Comprehensive or even targeted economic sanctions or embargoes are generally too blunt an instrument and too passive in nature to be relied upon as an effective long term (greater than 5 years) policy of discouraging or rectifying the various ‘inappropriate’ policies that may be implemented by dictators or other governments that are particularly unresponsive to their own domestic public pressures. The long-term affects of broad economic sanctions are felt most severely by the general population and have far less of an impact than desired on their real targets – government leadership. Economic sanctions in general are most useful when placed upon countries whose governments are responsive to public pressures.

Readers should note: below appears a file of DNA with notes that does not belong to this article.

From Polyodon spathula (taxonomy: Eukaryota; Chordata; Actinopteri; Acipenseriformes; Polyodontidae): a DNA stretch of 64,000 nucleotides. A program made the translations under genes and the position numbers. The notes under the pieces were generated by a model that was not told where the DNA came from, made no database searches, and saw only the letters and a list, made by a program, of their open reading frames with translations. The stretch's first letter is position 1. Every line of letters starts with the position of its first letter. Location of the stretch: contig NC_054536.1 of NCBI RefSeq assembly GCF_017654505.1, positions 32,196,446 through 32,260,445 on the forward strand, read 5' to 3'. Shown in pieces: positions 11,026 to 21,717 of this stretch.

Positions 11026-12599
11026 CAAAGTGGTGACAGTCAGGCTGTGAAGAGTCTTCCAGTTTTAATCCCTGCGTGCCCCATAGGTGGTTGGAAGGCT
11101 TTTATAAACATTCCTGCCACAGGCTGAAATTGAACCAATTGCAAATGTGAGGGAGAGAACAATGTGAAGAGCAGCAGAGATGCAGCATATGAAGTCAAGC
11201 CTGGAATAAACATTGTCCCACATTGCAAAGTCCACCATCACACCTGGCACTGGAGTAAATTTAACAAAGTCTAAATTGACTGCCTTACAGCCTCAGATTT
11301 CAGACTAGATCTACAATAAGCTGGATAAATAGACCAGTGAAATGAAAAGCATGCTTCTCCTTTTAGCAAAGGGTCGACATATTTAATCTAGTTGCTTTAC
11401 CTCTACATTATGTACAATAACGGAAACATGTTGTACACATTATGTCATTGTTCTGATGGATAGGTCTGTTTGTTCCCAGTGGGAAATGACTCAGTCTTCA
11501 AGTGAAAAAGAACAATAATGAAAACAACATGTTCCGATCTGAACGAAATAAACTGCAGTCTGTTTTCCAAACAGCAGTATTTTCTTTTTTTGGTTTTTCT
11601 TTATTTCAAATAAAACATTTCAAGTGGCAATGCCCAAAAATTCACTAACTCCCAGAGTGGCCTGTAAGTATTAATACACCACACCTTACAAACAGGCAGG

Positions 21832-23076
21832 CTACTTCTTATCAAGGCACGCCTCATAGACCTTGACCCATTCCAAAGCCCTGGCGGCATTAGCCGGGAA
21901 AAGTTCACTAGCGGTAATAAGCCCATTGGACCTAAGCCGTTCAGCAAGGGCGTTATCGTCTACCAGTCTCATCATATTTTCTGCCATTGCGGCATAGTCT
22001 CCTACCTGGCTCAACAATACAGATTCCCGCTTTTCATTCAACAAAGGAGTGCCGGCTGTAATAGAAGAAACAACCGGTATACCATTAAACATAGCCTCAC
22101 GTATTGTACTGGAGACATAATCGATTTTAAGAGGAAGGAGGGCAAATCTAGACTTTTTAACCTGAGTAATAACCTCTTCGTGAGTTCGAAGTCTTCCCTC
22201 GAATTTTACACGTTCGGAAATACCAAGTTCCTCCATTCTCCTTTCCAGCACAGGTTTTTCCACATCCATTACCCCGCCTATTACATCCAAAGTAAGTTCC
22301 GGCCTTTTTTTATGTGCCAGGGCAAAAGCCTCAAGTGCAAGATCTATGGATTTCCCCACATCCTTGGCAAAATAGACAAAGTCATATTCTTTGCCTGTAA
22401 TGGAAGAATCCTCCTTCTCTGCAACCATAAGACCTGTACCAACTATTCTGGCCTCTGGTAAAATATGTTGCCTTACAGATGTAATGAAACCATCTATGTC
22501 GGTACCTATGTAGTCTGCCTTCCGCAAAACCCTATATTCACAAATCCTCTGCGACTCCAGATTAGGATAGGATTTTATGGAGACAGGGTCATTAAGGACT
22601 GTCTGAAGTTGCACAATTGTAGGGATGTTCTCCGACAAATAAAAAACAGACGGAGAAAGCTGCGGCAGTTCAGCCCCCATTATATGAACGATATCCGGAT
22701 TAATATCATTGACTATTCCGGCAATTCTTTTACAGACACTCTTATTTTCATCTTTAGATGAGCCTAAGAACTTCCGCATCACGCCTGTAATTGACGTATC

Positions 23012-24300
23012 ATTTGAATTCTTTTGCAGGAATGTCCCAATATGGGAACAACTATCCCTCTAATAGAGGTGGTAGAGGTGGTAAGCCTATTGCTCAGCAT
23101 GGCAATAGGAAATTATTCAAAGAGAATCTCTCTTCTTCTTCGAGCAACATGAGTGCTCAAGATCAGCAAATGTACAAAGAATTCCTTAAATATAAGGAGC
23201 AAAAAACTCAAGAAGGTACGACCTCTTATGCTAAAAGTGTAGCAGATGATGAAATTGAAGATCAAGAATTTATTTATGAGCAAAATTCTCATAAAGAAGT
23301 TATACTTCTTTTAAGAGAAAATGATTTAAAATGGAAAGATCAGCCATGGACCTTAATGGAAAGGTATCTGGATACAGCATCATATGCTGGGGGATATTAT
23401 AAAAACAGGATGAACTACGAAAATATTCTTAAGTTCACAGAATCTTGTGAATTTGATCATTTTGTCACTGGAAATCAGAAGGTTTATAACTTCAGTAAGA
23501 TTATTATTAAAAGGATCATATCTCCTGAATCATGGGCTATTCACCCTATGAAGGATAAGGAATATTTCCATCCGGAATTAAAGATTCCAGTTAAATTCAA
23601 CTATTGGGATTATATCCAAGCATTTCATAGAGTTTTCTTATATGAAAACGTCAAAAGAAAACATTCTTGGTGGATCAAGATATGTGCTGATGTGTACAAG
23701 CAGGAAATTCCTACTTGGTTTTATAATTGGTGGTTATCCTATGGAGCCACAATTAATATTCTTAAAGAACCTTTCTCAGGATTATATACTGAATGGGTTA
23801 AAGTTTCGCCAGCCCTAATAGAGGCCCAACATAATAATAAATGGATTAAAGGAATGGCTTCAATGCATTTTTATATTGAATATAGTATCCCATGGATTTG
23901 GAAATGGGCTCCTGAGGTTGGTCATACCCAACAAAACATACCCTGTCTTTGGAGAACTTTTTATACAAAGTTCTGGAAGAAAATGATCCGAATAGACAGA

The first step in addressing any conflict (whether it be a dictatorship or true democracy) will, often correctly, be the imposition of certain economic sanctions. Simultaneously, however, when we are dealing with dictatorships or other such relatively insensitive forms of government, preparations and firm plans should be made for further, more intense actions (namely, internationally supervised military intervention) designed to permanently resolve the situation and enforce compliance with international rules. All the while, hope should be held that economic sanctions would have the desired effects and that these further military plans would not be needed. Economic sanctions should be targeted towards the specific goods and services that directly support the dictatorship or enemy government. Sanctions targeted towards dual-use goods could also be implemented if deemed necessary, but since this is a category of goods that also most often penalizes the general population more than it hurts the government, international policy makers should insure that plans are being made for a rapid resolution of the crisis so that such sanctions, especially for dual use items, need not be implemented for a long-term basis.